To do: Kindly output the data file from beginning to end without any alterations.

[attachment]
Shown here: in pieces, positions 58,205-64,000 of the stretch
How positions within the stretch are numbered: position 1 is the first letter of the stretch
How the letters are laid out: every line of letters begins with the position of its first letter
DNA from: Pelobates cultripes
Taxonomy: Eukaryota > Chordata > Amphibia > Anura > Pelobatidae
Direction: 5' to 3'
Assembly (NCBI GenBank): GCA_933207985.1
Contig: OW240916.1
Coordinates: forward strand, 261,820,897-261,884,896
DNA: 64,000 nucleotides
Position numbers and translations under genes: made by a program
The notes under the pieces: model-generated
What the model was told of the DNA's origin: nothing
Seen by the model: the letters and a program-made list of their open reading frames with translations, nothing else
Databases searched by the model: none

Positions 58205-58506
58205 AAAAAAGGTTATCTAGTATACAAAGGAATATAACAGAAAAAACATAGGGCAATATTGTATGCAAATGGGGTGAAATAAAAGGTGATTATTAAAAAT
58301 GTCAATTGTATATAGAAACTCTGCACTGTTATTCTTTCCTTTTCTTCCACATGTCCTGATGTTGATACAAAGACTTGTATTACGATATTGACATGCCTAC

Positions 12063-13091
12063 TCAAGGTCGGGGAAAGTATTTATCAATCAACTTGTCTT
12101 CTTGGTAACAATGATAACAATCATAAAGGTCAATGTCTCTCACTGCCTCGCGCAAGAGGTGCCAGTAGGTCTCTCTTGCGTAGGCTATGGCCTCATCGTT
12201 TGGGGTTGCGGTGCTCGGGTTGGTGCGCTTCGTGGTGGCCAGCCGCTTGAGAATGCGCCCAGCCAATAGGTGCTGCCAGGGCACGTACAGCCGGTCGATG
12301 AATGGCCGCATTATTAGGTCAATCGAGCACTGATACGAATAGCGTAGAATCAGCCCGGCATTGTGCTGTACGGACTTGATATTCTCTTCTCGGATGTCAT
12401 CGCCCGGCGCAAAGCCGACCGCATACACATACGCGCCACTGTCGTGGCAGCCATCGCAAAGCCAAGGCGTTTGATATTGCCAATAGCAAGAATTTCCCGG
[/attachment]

Shown here: in pieces, positions 58,205-64,000 of the stretch
How positions within the stretch are numbered: position 1 is the first letter of the stretch
How the letters are laid out: every line of letters begins with the position of its first letter
DNA from: Pelobates cultripes
Taxonomy: Eukaryota > Chordata > Amphibia > Anura > Pelobatidae
Direction: 5' to 3'
Assembly (NCBI GenBank): GCA_933207985.1
Contig: OW240916.1
Coordinates: forward strand, 261,820,897-261,884,896
DNA: 64,000 nucleotides
Position numbers and translations under genes: made by a program
The notes under the pieces: model-generated
What the model was told of the DNA's origin: nothing
Seen by the model: the letters and a program-made list of their open reading frames with translations, nothing else
Databases searched by the model: none

Positions 58205-58506
58205 AAAAAAGGTTATCTAGTATACAAAGGAATATAACAGAAAAAACATAGGGCAATATTGTATGCAAATGGGGTGAAATAAAAGGTGATTATTAAAAAT
58301 GTCAATTGTATATAGAAACTCTGCACTGTTATTCTTTCCTTTTCTTCCACATGTCCTGATGTTGATACAAAGACTTGTATTACGATATTGACATGCCTAC

Positions 12063-13091
12063 TCAAGGTCGGGGAAAGTATTTATCAATCAACTTGTCTT
12101 CTTGGTAACAATGATAACAATCATAAAGGTCAATGTCTCTCACTGCCTCGCGCAAGAGGTGCCAGTAGGTCTCTCTTGCGTAGGCTATGGCCTCATCGTT
12201 TGGGGTTGCGGTGCTCGGGTTGGTGCGCTTCGTGGTGGCCAGCCGCTTGAGAATGCGCCCAGCCAATAGGTGCTGCCAGGGCACGTACAGCCGGTCGATG
12301 AATGGCCGCATTATTAGGTCAATCGAGCACTGATACGAATAGCGTAGAATCAGCCCGGCATTGTGCTGTACGGACTTGATATTCTCTTCTCGGATGTCAT
12401 CGCCCGGCGCAAAGCCGACCGCATACACATACGCGCCACTGTCGTGGCAGCCATCGCAAAGCCAAGGCGTTTGATATTGCCAATAGCAAGAATTTCCCGG